Heidi Parr works out six times a week, sometimes rolling into the gym in the morning in her pajamas and slippers.
Fortunately, it is just a short walk to her home gym.
A well-equipped gym right at home and a passion for fitness keep Parr motivated. A 41-year-old mother of three, Parr teaches fitness classes, gives nutrition seminars and offers personal training at the Bob Hoffman branch of the YMCA of York County in Dover.
Her devotion to fitness developed in her youth when she played all kinds of sports. As a young gymnast, she built strength by lifting weights.
She has also always enjoyed running and has completed two marathons and more than 40 half marathons.
A growing collection“Looking back, my first piece of equipment was a treadmill,” she said. She added an exercise bike, then a bench press with a bar and weights, an elliptical, dumbbells — and quickly outgrew a corner in the basement.
When she and her husband built their new home in Dover Township in 2011, Parr took the opportunity to designate a room specifically for her home gym.
The space, which is 20 by 30 feet, has the natural light she wanted, a rolled rubber gym floor and room for all her equipment.
She focuses on cardio and strength resistance training, and calls the table crossover machine her favorite piece of equipment. This consists of two towers, about eight feet high, with cables and handles for curls, test flies and more.
“You can work every major body part on it,” she said. “If you have a lot of space, I would recommend that piece.”
Another important feature of Parr’s gym is the motivational quote in large letters across a wall of mirrors: “Don’t give up, don’t give in.”
Focusing on goals“You have to find some kind of drive within yourself,” she said.
That drive motivated her to set a goal to earn a Pro Card to the International Federation of Physique Athletes, a bodybuilding organization that requires its competitors to be free of drugs and banned substances.
She participates in the Organization of Competitive Bodybuilders figure competition, which emphasizes good leanness and conditioning.
“The key to fitness is keeping things new and exciting — not to get bored,” Parr said.
Kate Wenrich would agree.
“Every day I can do something different,” she said of her home gym, which she shares with her husband, Ron Kaiser. Both are competitive kayakers.
“I come from a running background. I’m always about the cardio,” Wenrich said. So much in fact, she wore out one treadmill and had to purchase another.
Wenrich and Kaiser recently renovated their basement and gave their home gym an upgrade with a new paint job and a flat screen TV. The gym — occupying approximately a 25-by-15-foot space — is “like two separate units,” Wenrich said.
She occupies the “front row” — closest to the TV — with her treadmill, spin bike, home gym unit with weights and Fluidity bar, which resembles a ballet bar. Her husband’s area has a Nordic Track, the Total Gym trainer, a specially designed rowing machine for kayakers and canoers and free weights.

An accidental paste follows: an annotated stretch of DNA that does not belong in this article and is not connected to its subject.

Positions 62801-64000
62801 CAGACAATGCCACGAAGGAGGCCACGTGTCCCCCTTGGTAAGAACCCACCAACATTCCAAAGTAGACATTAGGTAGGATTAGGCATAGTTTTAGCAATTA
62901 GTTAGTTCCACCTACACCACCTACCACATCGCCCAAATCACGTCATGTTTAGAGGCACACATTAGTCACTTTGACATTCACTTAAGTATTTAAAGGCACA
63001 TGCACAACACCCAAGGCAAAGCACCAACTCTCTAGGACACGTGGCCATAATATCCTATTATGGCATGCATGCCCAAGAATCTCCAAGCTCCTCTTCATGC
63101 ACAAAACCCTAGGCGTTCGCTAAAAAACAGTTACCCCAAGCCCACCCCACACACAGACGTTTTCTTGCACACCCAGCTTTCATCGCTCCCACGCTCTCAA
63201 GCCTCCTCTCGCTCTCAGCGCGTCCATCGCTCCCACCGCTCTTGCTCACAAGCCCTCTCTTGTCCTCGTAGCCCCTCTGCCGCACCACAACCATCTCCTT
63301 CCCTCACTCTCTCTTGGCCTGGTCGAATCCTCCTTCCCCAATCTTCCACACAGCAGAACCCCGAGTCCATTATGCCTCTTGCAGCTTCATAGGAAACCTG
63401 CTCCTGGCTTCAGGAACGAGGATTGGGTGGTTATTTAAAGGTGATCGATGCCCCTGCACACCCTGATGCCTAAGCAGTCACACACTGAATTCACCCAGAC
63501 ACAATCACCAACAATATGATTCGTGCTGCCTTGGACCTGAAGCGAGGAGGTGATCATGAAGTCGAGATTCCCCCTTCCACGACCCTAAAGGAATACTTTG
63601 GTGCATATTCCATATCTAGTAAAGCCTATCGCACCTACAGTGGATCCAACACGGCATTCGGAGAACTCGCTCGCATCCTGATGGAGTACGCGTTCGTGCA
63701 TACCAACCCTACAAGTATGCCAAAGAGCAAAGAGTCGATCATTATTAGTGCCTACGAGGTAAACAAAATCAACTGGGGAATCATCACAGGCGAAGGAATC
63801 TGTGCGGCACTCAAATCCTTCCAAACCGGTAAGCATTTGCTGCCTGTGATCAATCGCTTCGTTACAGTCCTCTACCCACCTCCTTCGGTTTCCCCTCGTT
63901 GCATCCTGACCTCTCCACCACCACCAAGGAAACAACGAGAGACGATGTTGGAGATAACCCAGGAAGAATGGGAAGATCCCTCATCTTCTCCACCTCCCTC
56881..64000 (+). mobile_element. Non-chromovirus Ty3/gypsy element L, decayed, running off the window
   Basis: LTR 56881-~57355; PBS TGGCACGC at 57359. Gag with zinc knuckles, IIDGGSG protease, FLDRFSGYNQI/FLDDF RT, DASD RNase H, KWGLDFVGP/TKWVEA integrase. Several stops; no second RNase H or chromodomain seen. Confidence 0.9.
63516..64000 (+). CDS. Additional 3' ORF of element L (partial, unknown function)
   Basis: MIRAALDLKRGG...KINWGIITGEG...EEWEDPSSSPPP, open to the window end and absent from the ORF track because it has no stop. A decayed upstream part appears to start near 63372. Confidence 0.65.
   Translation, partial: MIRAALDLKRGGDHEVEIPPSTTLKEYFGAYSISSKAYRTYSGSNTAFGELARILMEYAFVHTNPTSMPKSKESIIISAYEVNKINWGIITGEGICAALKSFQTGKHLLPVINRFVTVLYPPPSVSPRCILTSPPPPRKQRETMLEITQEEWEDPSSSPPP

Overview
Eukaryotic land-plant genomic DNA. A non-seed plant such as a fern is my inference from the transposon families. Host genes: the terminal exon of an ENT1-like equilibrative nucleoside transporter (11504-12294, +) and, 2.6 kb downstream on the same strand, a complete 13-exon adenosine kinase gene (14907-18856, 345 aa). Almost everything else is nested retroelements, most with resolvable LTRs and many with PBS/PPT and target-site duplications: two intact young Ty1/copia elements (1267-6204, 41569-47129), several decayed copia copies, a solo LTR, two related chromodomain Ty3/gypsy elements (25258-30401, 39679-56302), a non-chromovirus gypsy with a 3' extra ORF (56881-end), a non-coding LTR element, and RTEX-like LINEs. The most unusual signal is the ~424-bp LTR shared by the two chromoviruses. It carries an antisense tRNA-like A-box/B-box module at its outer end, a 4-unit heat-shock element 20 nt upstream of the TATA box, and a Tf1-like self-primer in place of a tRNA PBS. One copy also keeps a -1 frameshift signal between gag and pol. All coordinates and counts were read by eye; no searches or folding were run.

For added inspiration, the couple store their high-end kayaks suspended from the ceiling.
Wenrich works as a respiratory therapist and previously taught fitness classes for
17 years at The Greater Susquehanna Valley YMCA in Sunbury. She has always been active, earning her first aerobics certification in 1984, and enjoys sharing her passion for fitness with family and friends.
“It’s about movement every day. You don’t get better if you don’t challenge,” she said.
Wenrich also competes in triathlons and is well on her way to a goal of completing half marathons in 25 different states before she turns 60.
“I’m 50-something and I’m still running,” she said.
DIY home gyms
Here is what home fitness gurus Heidi Parr and Kate Wenrich had to say about creating a workout space in your basement, garage or spare bedroom:
Dumbbells: Parr suggests dumbbells as your first investment and advises purchasing an adjustable set with weights ranging from 5 to 50 pounds for around $200 to $250. “You’re getting a lot and you can do so much with it,” she said.
Treadmill: A treadmill will be a larger investment, with sale models running from several hundred dollars to deluxe machines costing several thousand. A treadmill can be versatile, Parr said, if you mix up workouts with speed, incline, sprints and lunges.
DVDs: An economical addition to your gym are workout DVDs or videos. Wenrich picks them up for less than $10 at discountworkout.com, and they are easily found at discount stores and thrift shops. The videos teach good form, Wenrich said, come in varying lengths and offer different exercises from aerobics to Zumba.
Online: Parr recommends sparkpeople.com and bodybuilding.com for nutrition, wellness and workout advice.
More fitness tips
Check out workout videos with Heidi Parr on No Sweat.
Flying Feet offers tips for finding the right running shoes
How to make homemade baked sweet potato chips
North York woman sheds one third of her body weight
Flip through the March/April 2014 e-zine